Nkrumah’s Show Boyism Lives On
Is it just me or it’s normal for a song to play over and over in one’s head, for no reason at all? In the past week, one particular song has been playing in my micro-sized coconut-head. If you know the tune, sing the danceable show-boy praise song. Shake your body (shoulders, legs and all your members) as you sing it repeatedly (even if you dislike the man). “Nkrumah eh, Nkrumah Show Boy. Nkrumah eh, Nkrumah Show Boy. I want to see you, Kwame Nkrumah Show Boy”.
As they say in Hollywood, “There’s no business like Show Business”!. President Kwame Nkrumah was a “Show Boy” from cradle to grave, from Mama Nyaniba’s back in a village in the middle of nowhere, to iconic stature as the most celebrated African of the last century and clearly, beyond.
I saw the man once. Well, not rally! I was a little girl, barely above the ground in height with a Young Pioneer scarf tied around my innocent littleneck, crowded by taller older children by a village roadside. We had been lined up to wave miniature Ghana flags at the Osagyefo as his convoy zoomed past. I think I saw him. Not a chance! The ‘Show Boy’ was larger than life and I, a little inconsequential village girl, could not have seen him.
But I remember I had to recite this poem at School assembly before we did the ‘march pass’, enroute to our classrooms: “Nkrumah never dies. Nkrumah is our leader. Nkrumah never dies. Nkrumah is our Messiah.” I recited it without attaching any particular meaning to the words. Now in my adult life, I think I recited those words because Nkrumah was and is truly a ‘Show Boy,’ both in life and death – yes, even in death!
Otherwise, why are we organizing the man’s 100th birthday bash 37 years after his death? After all, mourning the dead is our biggest national past-time. Celebrating a birthday is to celebrate life.
Only a “Show Boy’ will have his own ideology with an institution named after himself (the Kwame Nkrumah Ideological Institute), dedicated to the study of – you guess right – Nkrumahism, and “ism’ like racism and sex-ism. The ‘Show Boy’ had many things named after him – an airport and university, among many others.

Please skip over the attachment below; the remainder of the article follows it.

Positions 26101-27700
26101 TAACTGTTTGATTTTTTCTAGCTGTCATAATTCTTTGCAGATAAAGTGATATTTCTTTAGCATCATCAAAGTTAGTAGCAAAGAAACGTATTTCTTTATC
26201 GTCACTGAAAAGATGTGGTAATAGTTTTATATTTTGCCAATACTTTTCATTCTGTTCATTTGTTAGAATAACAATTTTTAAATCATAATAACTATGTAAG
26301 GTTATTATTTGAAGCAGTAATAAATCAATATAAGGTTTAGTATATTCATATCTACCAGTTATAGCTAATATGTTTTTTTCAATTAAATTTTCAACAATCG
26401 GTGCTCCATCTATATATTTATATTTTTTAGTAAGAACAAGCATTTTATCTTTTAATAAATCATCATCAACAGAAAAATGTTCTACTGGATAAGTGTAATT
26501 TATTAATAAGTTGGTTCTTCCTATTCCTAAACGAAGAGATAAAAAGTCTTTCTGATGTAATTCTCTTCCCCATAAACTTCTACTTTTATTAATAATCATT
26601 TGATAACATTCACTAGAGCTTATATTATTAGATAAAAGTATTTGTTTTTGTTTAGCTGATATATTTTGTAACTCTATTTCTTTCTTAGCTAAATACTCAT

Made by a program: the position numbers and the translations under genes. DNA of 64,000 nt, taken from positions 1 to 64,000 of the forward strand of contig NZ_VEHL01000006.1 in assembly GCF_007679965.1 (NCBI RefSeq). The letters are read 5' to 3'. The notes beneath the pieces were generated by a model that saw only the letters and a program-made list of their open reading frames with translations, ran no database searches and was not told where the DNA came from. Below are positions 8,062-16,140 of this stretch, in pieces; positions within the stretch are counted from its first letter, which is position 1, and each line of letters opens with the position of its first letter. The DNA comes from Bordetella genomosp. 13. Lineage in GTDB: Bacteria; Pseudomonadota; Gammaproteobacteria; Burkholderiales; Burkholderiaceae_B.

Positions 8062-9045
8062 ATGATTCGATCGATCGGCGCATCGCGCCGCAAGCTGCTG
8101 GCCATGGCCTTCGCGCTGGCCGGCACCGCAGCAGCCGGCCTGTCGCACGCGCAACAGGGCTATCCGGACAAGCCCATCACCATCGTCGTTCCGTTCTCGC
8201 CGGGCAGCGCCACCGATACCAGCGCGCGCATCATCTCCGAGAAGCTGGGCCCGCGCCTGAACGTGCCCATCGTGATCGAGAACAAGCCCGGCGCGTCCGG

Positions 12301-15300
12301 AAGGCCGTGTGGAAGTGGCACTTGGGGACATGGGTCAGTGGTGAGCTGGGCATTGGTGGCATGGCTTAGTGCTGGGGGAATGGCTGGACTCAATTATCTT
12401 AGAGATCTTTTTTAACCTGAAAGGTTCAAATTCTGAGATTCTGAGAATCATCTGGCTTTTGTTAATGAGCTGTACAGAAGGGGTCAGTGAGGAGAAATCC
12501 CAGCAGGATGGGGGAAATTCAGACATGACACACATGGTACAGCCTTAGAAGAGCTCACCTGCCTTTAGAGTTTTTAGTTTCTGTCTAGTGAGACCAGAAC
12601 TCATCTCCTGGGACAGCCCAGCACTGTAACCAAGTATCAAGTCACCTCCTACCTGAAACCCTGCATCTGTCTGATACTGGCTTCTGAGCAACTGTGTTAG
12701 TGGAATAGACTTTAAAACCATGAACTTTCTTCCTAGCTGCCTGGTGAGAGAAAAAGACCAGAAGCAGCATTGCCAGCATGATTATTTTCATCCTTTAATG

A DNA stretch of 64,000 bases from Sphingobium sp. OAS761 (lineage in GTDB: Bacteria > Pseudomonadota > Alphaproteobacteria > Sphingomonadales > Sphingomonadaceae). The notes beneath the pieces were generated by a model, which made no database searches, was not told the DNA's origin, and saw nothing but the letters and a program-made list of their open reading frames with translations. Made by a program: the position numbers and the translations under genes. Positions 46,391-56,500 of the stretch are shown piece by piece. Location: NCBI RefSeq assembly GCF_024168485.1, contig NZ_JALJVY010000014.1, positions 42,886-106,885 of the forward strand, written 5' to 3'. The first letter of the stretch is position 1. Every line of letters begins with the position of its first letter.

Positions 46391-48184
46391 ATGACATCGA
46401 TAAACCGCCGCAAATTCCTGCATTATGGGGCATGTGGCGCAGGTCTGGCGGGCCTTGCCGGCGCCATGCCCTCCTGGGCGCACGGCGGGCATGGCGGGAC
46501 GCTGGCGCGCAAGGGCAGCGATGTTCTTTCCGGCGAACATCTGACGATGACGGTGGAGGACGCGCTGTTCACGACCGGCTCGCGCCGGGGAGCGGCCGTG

Given the benefit of a longer stay in power, who knows – he might have named Ghana after himself! Thinking of it now, it would have made sense. Travel the world and see – till today, even in death, when you mention Ghana, this country is immediately associated with Nkrumah. The gateway into Ghana, the airport, should as well be renamed after Nkrumah because his name is synonymous with Ghana. Kotoka who?
The ‘Show Boy’ was audacious, defiant, proud, ambitious, charismatic, visionary, eloquent and restless. With defiant restless ambition, he demanded ‘self government now’ from the British. He ignited pride and lifted up the self-esteem of the black race. He was a great public speaker, punctuating his speeches with passionate antics and high drama. He wore the Kente cloth with pride, introducing it to the world when he wore it at the United Nations.
Even in his choice of a wife, the man was a “Show Boy.’ For strategic reasons, he found his bride in Egypt, a ploy in his quest for African unity. No wonder Africa will participate in the Nkrumah birthday bash!
Only a “Show Boy” will have his personal linguist - Okyeame Okuffo, to recite praise poems to the Osagyefo before he opened his mouth (and he was not a chef!).
Clearly, the Show Boy loved to be President and be at the centre of things. He had his effigy made and erected at different locations. He crowned himself president for life and Ghana as a one party state – and that meant the Convention Peoples Party (CPP).